A pair of Giants

It’s funny. When I was going through my childhood collection I discovered that I’d gotten complete team sets for 1989 Topps, Donruss, Fleer, Score, and Upper Deck. Except that I totally missed Upper Deck’s Final/Extended high number series.* Oops. I’ve since accumulated a couple of the ones I was missing but Trevor Wilson and Charlie Hayes were the last two I needed.

*To be honest I don’t remember this series in 1989 at all.

A couple days ago this pair of 1989 Upper Deck Giants arrived courtesy of Steve Cornell. Thanks Steve! Random PWE mailings are the best. Even though both of these cards are kind of derpy it’s great to be able to scratch a set off my Giants Searchlist 30 years after the fact.

I should’ve paid more attention to my collecting interests as a kid. Giants team sets excited me. Oddballs—especially food issues—were my jam. But I never fully embraced that and so there’s lot of bycatch and filler that I need to go through.

I much prefer my modern collecting where I have much more clearly-defined projects and getting a pair of commons like these two excites me because they complete a team set that takes me back to that 1989 season and all the things I did as a Giants fan that year.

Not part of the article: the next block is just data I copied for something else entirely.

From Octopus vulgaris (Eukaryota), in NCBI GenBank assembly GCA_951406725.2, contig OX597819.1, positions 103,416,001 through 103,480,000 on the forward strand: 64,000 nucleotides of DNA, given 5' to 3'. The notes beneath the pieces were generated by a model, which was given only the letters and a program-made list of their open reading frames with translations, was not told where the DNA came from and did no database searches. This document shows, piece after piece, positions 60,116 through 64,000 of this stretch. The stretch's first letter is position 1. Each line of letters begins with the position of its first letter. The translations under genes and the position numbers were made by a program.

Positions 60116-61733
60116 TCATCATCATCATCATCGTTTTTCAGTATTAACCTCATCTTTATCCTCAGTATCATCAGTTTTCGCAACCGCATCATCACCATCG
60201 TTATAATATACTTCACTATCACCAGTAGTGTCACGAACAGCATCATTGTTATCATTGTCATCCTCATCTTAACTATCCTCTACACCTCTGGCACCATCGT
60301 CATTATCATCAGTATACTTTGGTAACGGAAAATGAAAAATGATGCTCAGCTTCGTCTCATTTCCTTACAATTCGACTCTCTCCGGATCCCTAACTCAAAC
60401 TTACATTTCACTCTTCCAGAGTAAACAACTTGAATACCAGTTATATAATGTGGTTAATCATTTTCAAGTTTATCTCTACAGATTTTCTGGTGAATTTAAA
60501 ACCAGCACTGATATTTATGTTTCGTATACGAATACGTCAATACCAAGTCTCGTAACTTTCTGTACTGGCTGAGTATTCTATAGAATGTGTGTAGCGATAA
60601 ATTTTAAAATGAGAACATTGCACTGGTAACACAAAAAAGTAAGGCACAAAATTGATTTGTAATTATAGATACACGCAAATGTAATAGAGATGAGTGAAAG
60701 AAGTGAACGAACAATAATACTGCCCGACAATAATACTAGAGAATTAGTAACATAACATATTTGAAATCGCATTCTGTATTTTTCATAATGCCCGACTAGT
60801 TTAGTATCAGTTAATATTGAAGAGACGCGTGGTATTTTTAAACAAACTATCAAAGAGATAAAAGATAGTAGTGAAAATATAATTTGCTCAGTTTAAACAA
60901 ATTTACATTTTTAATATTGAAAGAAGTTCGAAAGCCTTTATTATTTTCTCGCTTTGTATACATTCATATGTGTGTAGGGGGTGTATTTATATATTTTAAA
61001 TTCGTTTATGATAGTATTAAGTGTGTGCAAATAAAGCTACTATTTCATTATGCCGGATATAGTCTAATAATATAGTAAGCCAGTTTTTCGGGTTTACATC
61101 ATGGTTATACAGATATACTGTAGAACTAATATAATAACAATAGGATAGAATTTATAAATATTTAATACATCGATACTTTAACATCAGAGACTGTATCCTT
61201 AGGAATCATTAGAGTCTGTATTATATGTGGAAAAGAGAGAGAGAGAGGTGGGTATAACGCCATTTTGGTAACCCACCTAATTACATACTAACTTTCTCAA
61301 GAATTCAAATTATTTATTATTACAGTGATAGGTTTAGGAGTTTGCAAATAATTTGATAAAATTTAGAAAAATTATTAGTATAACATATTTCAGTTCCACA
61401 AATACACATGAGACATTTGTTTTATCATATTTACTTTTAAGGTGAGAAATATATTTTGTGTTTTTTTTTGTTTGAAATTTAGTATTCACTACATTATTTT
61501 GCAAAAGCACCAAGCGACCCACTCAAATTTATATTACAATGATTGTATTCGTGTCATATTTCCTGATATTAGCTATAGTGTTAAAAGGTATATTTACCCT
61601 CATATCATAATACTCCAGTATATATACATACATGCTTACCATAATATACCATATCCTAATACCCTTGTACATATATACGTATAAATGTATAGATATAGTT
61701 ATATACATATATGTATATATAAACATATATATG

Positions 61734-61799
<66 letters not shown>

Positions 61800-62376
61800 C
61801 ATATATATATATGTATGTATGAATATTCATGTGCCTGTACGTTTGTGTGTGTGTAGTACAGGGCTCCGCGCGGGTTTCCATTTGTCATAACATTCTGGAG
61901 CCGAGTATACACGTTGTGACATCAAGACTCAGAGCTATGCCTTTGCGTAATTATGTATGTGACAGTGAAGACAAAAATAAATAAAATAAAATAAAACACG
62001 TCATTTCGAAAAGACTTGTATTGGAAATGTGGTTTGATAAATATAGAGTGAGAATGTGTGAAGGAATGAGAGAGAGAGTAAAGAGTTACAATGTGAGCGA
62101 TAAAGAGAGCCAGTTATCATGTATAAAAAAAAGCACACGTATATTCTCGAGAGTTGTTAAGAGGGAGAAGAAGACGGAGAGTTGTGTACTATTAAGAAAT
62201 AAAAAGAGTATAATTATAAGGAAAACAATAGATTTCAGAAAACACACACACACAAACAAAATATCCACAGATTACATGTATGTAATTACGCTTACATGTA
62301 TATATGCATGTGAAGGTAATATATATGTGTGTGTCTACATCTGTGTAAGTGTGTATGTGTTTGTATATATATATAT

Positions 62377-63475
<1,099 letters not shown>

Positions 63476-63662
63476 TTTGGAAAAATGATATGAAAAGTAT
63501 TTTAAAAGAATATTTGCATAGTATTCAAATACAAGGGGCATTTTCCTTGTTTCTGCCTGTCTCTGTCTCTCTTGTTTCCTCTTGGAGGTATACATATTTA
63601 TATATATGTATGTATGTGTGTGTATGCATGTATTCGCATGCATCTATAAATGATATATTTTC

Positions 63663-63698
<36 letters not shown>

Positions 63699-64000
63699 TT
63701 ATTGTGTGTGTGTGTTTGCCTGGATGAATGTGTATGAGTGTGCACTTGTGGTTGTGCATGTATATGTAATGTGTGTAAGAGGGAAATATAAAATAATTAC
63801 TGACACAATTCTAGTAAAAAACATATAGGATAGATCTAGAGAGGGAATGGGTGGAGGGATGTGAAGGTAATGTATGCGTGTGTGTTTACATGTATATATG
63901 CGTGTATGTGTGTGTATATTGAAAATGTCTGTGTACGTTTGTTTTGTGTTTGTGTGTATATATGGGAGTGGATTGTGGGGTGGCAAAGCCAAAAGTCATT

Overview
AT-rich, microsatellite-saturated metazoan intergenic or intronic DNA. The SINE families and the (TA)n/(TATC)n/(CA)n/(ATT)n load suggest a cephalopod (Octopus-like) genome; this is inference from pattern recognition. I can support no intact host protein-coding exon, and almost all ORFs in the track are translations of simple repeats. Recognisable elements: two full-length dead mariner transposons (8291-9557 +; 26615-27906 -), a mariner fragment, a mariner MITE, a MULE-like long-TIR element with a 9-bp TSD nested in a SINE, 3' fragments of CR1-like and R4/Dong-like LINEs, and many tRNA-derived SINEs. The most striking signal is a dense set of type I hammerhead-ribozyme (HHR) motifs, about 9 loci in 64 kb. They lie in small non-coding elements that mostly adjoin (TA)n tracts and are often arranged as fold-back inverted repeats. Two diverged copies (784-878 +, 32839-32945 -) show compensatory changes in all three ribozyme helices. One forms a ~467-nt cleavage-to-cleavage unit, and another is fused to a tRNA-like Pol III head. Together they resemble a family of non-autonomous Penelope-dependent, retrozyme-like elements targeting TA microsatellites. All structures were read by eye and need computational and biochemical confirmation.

The Trevor Wilson also reminds me of the early 1990s when he was still one of those end-of-the-roster guys who got dragged out on community service duty.

Author: Nick Vossbrink

Blogging about Photography, Museums, Printing, and Baseball Cards from both Princeton New Jersey and the San Francisco Bay Area. On Twitter as @vossbrink, WordPress at njwv.wordpress.com, and the web at vossbrink.net

4 thoughts on “A pair of Giants”

  1. Although I don’t remember specifically the Hayes or Wilson in this post, I remember working at my LCS and having to explain the difference between the Low # and High # packs. At one point the High # packs were more popular, because they contained the Nolan Ryan football card, while still giving the collectors the chance to pull the famous Griffey. Eventually the Low # packs became more desirable, because they offered collectors a better chance of pulling the Griffey.

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